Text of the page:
According to the latest census of the National Association of Community Legal, 19% of the state’s community legal centres were receiving funding from philanthropic sources, while 31% were fundraising or receiving sponsorship to provide services.
“The battle for funding which took place last year showed us we had to make increased efforts to attract funds through events, donation drives and partnerships with philanthropic organisations,” said James Farrell, director of Queensland Community Legal Centres. “The census results also showed that each year, Queensland’s community legal centres turned away over 55,000 people. Vulnerable Queenslanders are missing out on the legal help they needed and holding sausage sizzles isn’t ever going to address this unmet need.”
The rise in sourcing of funds has led three of 28 centres to employ specialist fundraising staff and two to recruit volunteer fundraising staff.
Queensland Community Legal Centres also spent an “extraordinary number of hours” to raise funds. The 28 centres surveyed spend 453 hours every week on unrelated legal activities, which includes grant applications and fundraising, the census found.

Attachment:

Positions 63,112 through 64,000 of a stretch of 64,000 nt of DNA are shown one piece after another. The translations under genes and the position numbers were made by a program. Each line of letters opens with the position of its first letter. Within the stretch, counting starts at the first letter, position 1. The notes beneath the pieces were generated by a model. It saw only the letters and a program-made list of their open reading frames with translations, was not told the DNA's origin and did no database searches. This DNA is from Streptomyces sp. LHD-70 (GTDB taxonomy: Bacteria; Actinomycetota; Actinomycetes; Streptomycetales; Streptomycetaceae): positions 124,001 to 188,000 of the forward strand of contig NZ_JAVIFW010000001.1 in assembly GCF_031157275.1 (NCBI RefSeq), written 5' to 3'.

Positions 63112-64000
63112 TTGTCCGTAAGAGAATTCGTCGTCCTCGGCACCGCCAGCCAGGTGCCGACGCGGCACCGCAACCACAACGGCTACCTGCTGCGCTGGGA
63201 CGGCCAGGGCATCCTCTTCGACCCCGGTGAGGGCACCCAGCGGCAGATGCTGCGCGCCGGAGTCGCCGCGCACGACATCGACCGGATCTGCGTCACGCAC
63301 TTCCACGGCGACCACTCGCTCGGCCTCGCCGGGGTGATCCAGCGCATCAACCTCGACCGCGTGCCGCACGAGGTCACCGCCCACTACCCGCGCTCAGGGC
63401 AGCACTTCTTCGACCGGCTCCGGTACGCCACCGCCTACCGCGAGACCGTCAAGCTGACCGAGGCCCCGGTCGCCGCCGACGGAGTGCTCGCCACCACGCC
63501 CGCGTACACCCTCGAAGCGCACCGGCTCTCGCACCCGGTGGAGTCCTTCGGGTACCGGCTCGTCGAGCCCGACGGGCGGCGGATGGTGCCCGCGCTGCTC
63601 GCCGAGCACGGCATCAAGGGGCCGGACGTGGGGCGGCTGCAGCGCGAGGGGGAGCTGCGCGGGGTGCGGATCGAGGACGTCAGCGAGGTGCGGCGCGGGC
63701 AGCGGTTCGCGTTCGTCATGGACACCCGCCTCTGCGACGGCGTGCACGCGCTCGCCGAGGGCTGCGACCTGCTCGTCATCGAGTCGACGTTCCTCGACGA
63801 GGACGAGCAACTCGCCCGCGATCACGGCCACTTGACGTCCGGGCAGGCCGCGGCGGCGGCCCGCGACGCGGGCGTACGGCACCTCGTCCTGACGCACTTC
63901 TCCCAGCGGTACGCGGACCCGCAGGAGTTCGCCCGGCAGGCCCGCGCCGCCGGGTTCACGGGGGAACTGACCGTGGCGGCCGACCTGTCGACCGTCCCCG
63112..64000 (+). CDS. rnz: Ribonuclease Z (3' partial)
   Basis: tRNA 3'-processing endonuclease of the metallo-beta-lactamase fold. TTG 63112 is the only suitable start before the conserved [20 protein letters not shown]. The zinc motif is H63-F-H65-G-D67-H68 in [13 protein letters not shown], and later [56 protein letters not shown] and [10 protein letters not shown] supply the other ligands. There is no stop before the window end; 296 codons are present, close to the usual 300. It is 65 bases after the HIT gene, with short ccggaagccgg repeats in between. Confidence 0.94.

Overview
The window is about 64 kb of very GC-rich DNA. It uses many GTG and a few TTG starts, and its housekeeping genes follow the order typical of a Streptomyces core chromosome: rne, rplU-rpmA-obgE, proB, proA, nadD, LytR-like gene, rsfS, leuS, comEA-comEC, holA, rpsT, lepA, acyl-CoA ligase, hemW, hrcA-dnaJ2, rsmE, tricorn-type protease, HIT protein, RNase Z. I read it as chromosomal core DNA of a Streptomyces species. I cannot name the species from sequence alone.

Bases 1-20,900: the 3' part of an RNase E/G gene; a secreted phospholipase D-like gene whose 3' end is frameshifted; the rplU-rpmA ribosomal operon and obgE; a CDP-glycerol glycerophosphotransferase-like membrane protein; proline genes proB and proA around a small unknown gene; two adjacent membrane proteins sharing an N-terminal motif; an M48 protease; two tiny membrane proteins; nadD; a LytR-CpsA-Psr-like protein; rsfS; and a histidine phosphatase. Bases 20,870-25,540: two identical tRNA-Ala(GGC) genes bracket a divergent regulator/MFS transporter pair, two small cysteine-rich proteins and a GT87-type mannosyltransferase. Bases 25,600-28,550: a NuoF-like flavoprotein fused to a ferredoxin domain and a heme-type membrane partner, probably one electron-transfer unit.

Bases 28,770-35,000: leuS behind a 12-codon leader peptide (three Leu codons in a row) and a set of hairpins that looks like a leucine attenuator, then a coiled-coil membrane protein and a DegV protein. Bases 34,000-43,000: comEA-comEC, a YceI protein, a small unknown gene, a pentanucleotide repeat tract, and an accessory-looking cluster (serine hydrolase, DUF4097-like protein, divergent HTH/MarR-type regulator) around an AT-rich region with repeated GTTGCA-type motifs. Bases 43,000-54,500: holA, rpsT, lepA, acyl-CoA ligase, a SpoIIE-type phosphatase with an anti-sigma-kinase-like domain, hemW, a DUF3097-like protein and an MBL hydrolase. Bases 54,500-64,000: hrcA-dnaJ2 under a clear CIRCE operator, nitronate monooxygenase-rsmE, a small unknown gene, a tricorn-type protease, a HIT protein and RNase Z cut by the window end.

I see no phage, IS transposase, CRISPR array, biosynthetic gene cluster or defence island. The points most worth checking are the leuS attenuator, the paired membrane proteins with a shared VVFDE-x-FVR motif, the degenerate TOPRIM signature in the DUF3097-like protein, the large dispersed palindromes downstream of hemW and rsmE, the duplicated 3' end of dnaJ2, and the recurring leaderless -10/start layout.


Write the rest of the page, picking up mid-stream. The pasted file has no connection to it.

Farrell said skimping on funding at the onset may be costing the government more.
“Ideally we would like the government to deliver on the Productivity Commission recommendation of an additional $200m,” he said. “When people are unable to access legal help, they end up costing taxpayers more as they tried to navigate the legal system alone or have problems that escalate, eventually needing more help from other government services. The amount of time Queensland centres are spending on funding-related activities means they have less time available to provide legal assistance to clients.”
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Queensland’s community legal centres have stepped up efforts to self-generate funds in light of budget constraints, a new report revealed.